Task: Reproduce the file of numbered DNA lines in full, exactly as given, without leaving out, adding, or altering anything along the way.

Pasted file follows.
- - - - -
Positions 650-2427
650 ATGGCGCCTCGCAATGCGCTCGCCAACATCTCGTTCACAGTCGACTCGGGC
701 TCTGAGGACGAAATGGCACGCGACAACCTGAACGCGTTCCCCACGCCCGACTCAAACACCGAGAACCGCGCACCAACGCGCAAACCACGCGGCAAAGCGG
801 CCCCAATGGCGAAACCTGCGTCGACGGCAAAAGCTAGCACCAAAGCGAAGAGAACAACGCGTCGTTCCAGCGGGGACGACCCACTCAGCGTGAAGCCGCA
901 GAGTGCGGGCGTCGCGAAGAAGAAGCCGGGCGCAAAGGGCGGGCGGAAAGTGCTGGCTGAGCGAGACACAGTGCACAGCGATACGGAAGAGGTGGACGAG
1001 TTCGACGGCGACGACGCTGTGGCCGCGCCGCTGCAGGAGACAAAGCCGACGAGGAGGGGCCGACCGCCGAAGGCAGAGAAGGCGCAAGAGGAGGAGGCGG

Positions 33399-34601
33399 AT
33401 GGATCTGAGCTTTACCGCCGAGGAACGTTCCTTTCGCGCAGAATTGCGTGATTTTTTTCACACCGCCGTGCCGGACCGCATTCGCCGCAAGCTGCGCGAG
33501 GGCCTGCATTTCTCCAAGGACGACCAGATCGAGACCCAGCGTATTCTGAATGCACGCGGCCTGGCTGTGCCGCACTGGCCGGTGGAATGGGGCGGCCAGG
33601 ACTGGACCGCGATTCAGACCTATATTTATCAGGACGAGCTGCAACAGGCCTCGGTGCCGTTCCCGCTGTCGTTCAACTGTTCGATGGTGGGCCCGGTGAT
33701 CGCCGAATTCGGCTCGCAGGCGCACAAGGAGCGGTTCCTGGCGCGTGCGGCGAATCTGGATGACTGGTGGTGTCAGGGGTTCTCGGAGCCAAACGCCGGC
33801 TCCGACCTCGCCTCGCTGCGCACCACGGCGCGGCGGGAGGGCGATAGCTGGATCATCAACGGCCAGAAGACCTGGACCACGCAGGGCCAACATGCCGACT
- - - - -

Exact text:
Positions 650-2427
650 ATGGCGCCTCGCAATGCGCTCGCCAACATCTCGTTCACAGTCGACTCGGGC
701 TCTGAGGACGAAATGGCACGCGACAACCTGAACGCGTTCCCCACGCCCGACTCAAACACCGAGAACCGCGCACCAACGCGCAAACCACGCGGCAAAGCGG
801 CCCCAATGGCGAAACCTGCGTCGACGGCAAAAGCTAGCACCAAAGCGAAGAGAACAACGCGTCGTTCCAGCGGGGACGACCCACTCAGCGTGAAGCCGCA
901 GAGTGCGGGCGTCGCGAAGAAGAAGCCGGGCGCAAAGGGCGGGCGGAAAGTGCTGGCTGAGCGAGACACAGTGCACAGCGATACGGAAGAGGTGGACGAG
1001 TTCGACGGCGACGACGCTGTGGCCGCGCCGCTGCAGGAGACAAAGCCGACGAGGAGGGGCCGACCGCCGAAGGCAGAGAAGGCGCAAGAGGAGGAGGCGG

Positions 33399-34601
33399 AT
33401 GGATCTGAGCTTTACCGCCGAGGAACGTTCCTTTCGCGCAGAATTGCGTGATTTTTTTCACACCGCCGTGCCGGACCGCATTCGCCGCAAGCTGCGCGAG
33501 GGCCTGCATTTCTCCAAGGACGACCAGATCGAGACCCAGCGTATTCTGAATGCACGCGGCCTGGCTGTGCCGCACTGGCCGGTGGAATGGGGCGGCCAGG
33601 ACTGGACCGCGATTCAGACCTATATTTATCAGGACGAGCTGCAACAGGCCTCGGTGCCGTTCCCGCTGTCGTTCAACTGTTCGATGGTGGGCCCGGTGAT
33701 CGCCGAATTCGGCTCGCAGGCGCACAAGGAGCGGTTCCTGGCGCGTGCGGCGAATCTGGATGACTGGTGGTGTCAGGGGTTCTCGGAGCCAAACGCCGGC
33801 TCCGACCTCGCCTCGCTGCGCACCACGGCGCGGCGGGAGGGCGATAGCTGGATCATCAACGGCCAGAAGACCTGGACCACGCAGGGCCAACATGCCGACT